Lectureship in Physical Geography
University of Liverpool
The School of Environmental Sciences integrates the disciplines of Geography, Geology, Geophysics, Ecology, Marine Biology, Oceanography and Planning, thus providing a rich environment for interdisciplinary research and learning and a range of potential collaborations. The School comprises around 85 academic staff, 50 support staff, 50 research staff, 1400 undergraduate students and 250 postgraduate students. The School has four research centres of excellence: the Liverpool Institute for Sustainable Coasts and Oceans (LISCO), the Liverpool Earth Observatory (LEO), the Centre for Spatial Demographics Research and the Geographic Data Science Laboratory. It also co-hosts NERC-funded Doctoral Training Partnerships and an ESRC Doctoral Training Centre and, as well as the Low Carbon Eco-Innovatory and the ESRC Consumer Data Research Centre. The School has developed successful collaborations with colleagues the University’s Institute for Risk and Uncertainty CDT and has strong links with Politics, Sociology and the Management School through the Heseltine Institute for Public Policy and Practice. We work in close partnership with NERC’s National Oceanography Centre, which is located on the University campus, especially through LISCO. School staff are committed to the development of cross-cutting research themes and are involved in the University’s research themes. Further details:
Climate: Past, Present & Future (CL)
Continuing the recent investment in the Department of Geography and Planning in the School of Environmental Sciences, we wish to recruit a Lecturer in Physical Geography whose research strongly matches the current activity in the Environmental Change Research Group (https://www.liverpool.ac.uk/geography-and-planning/research/environmental-change/about/) and links to other research groups across the School, particularly the Planning and Ecology research groups (see: https://www.liverpool.ac.uk/environmental-sciences/research/). We are particularly interested in applicants with international research expertise in Environmental Change, linking past trends over the Quaternary to present-day dynamics in addressing threats to tropical, semi-arid and arid ecosystems. The focus of your research would therefore be in tacking environmental problems in areas eligible for GCRF funding. Applicants should demonstrate an ability to conduct relevant, internationally excellent research, would ideally have relevant experience in higher education teaching, and have a keen interest in developing interdisciplinary/cross-disciplinary links in research and teaching across the School.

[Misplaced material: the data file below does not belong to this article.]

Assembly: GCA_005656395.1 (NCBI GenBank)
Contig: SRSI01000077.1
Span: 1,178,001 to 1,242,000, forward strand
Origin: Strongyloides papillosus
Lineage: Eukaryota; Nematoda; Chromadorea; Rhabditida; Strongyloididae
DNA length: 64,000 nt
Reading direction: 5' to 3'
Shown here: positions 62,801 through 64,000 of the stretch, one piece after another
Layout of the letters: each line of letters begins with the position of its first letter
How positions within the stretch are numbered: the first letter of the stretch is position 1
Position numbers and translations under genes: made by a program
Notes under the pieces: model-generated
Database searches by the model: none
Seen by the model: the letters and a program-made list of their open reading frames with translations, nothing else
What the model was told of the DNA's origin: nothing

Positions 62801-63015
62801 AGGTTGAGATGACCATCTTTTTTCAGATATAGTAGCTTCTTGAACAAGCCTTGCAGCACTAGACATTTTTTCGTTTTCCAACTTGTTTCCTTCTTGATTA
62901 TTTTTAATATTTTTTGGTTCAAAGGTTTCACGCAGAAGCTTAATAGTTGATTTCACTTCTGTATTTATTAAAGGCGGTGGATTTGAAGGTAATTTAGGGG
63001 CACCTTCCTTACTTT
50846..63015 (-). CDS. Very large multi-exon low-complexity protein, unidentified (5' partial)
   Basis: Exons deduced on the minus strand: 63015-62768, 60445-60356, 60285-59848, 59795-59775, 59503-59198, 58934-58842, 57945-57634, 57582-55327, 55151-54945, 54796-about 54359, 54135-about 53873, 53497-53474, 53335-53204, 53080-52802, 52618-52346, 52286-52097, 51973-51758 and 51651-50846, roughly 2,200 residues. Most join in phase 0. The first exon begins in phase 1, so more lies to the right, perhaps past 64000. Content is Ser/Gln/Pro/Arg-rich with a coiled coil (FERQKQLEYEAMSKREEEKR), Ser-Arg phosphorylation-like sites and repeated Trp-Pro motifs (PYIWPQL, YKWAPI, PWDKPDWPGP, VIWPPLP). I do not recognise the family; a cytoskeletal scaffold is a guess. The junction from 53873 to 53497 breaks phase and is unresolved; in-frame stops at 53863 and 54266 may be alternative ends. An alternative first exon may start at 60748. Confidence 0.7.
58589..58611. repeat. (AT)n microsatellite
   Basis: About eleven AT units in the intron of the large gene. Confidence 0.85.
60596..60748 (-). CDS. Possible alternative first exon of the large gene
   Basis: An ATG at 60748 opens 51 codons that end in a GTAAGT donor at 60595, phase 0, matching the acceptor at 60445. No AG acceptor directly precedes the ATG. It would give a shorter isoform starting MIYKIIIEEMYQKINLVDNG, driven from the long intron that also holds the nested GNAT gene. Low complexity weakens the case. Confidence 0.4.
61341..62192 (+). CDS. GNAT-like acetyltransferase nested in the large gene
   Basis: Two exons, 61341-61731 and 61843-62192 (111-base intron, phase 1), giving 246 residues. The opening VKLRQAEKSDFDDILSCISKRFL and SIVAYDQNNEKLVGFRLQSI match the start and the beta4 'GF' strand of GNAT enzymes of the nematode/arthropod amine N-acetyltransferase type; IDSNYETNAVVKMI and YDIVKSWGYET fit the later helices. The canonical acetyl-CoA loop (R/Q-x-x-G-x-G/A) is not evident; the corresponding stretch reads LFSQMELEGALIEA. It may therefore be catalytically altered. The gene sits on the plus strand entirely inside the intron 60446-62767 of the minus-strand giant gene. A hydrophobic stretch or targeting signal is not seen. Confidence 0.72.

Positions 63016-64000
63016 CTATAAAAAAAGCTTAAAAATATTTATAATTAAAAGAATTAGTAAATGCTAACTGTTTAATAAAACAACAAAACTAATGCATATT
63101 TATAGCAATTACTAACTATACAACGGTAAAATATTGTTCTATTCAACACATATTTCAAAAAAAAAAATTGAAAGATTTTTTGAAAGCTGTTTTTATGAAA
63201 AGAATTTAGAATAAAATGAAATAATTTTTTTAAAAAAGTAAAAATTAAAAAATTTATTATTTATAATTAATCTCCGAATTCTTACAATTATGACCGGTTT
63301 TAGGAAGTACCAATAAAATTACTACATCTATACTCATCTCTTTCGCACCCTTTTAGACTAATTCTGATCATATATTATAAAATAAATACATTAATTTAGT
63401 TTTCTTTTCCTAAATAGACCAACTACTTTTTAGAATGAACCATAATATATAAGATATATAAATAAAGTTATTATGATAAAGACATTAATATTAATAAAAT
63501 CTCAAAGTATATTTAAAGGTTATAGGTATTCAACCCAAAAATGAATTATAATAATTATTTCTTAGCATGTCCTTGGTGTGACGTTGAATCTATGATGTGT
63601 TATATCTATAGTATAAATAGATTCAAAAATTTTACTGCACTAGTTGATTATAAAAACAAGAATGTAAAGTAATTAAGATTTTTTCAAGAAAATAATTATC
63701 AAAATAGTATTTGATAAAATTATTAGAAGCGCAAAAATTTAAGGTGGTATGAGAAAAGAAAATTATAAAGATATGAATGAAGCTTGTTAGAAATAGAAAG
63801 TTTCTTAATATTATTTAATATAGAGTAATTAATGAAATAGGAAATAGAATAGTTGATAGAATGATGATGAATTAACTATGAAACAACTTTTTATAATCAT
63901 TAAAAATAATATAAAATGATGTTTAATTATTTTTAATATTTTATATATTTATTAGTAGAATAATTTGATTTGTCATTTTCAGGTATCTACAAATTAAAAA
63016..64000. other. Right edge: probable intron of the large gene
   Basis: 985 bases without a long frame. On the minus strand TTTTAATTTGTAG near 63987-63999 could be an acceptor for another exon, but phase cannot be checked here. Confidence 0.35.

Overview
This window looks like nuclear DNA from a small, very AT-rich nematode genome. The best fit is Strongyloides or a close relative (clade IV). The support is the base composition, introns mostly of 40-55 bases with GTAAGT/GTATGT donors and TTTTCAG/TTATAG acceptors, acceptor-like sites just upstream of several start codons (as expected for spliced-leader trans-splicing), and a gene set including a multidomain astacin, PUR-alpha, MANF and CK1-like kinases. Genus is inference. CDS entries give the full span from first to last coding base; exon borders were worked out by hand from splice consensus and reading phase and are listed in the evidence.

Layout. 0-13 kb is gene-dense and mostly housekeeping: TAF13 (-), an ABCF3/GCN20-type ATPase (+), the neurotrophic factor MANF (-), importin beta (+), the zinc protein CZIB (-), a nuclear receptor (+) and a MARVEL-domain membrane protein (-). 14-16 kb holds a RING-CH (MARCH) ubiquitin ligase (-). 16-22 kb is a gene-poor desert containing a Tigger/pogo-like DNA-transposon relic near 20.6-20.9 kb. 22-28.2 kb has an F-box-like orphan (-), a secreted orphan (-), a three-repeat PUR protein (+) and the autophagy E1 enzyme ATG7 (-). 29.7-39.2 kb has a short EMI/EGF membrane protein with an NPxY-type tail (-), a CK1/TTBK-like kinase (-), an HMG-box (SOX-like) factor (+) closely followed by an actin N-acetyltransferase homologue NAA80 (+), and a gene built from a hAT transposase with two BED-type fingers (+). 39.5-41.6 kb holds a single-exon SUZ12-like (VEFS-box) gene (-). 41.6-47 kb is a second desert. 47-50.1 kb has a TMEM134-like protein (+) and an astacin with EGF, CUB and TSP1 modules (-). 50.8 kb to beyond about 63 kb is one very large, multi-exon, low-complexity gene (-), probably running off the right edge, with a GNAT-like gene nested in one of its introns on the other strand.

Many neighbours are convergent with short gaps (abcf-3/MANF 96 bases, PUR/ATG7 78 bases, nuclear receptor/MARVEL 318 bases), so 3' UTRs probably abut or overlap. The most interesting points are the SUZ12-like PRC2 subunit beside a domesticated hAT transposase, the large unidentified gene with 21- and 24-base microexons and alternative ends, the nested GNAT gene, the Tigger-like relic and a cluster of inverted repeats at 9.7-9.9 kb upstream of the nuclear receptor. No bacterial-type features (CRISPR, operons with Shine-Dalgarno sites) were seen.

Departmental research facilities support a wide range of analytical, sampling and survey techniques across environmental change research, including equipment and expertise for high resolution site investigations and topographical survey; sampling sediments and soil sequences; geochronological analysis (the Liverpool OSL laboratory); environmental chemistry (µXRF scanning, XRF and AAS), particle size and shape analysis, organic content and composition (FTIR and TGA/DSC) and mineralogy (FTIR, UV/VIS DRS); environmental magnetic analyses; palaeoecology (pollen, diatoms, dinoflagellates); and the hydraulics research laboratory for understanding the complex interaction between turbulent flows and sediment beds. Allied School research facilities include the rock deformation laboratory, the LIFER isotope laboratory, and the geomagnetism laboratory, as well as state-of-the-art laboratory analytical equipment for teaching in the Central Teaching Laboratory.